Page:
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Video Breakthroughs
Monitoring innovations in post-production, head-end, streaming, OTT, second-screen, UHDTV, multiscreen strategies & tools
Curated by Nicolas Weil
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Why wait for bandwidth savings from HEVC, Crunch AVC 50% today!

Why wait for bandwidth savings from HEVC, Crunch AVC 50% today! | Video Breakthroughs | Scoop.it

The digital video industry seems to be gradually succumbing to the allure of the 50% bandwidth savings promised by HEVC, aka h.265. What if those savings can be achieved with the existing AVC, h.264, technology? Cinova thinks its post-processing product, Crunch, can do just that.

The benefits the video industry can realize from a reduction of 50% in the amount of bandwidth necessary to deliver video are enormous. From saving money in bandwidth charges to delivering higher quality video on mobile networks, there are few places in the chain of delivery that don’t benefit in some way.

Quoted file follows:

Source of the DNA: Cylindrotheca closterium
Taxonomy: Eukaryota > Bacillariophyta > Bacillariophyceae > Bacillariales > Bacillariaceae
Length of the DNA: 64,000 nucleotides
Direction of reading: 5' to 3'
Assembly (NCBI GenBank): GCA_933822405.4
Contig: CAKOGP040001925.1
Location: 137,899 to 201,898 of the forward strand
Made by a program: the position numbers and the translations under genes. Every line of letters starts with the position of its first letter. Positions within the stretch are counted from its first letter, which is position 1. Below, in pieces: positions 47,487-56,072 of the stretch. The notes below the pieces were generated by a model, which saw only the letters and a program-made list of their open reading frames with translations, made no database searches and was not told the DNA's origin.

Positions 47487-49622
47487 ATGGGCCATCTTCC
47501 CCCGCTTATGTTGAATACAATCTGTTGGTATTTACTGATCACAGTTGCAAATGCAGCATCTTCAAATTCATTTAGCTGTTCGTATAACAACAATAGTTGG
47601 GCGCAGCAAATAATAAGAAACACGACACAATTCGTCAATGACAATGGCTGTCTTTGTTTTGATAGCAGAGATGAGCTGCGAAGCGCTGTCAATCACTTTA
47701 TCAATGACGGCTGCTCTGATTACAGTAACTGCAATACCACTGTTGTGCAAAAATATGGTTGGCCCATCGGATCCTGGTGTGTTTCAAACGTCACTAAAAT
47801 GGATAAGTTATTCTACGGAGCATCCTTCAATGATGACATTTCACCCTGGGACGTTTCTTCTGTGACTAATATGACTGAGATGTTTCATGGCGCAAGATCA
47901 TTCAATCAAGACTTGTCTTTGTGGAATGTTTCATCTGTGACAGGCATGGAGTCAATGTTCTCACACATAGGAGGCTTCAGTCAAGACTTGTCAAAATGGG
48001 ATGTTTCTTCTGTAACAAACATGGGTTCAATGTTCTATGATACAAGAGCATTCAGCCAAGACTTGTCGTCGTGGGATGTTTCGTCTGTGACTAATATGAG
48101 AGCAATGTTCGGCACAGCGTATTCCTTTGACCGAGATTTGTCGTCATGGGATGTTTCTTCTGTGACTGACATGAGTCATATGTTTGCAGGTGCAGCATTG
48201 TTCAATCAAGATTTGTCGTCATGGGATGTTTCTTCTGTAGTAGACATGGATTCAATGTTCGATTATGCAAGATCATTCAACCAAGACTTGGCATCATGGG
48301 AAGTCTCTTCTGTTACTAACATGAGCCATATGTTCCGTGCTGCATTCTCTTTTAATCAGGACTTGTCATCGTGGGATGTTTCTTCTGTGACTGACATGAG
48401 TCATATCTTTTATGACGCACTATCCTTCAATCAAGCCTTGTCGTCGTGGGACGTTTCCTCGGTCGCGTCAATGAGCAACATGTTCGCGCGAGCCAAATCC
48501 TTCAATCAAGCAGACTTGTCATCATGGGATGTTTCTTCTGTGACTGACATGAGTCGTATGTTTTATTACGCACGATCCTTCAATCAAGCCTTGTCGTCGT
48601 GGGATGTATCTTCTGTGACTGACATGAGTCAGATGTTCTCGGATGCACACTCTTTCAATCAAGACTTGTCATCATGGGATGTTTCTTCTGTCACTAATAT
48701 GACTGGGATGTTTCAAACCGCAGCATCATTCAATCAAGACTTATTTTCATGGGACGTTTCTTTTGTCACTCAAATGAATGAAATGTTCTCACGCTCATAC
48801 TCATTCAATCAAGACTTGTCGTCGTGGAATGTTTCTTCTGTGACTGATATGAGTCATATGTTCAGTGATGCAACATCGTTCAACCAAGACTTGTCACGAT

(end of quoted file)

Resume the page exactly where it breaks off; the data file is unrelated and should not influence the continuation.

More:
However, the cost and time required to move to a new codec, like HEVC, are similarly enormous. Devices such as televisions, set-top boxes and smartphones need to be replaced, video encoders upgraded, not to mention all the video that needs to be re-encoded in the new format. The change from MPEG2 encoding to AVC based MPEG4 took the better part of a decade. Likely, HEVC adoption will take a similar length of time.

Sunil Sanghavi, COO of Cinova, believes there is a lot more efficiency to be wrung out of AVC, and that it will get us to 50% savings right now.

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NanoTech Entertainment's curator insight, May 18, 2014 5:40 PM

HEVC far from mainstream.

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Latest thinking on UHD bit rates and upscaling

Latest thinking on UHD bit rates and upscaling | Video Breakthroughs | Scoop.it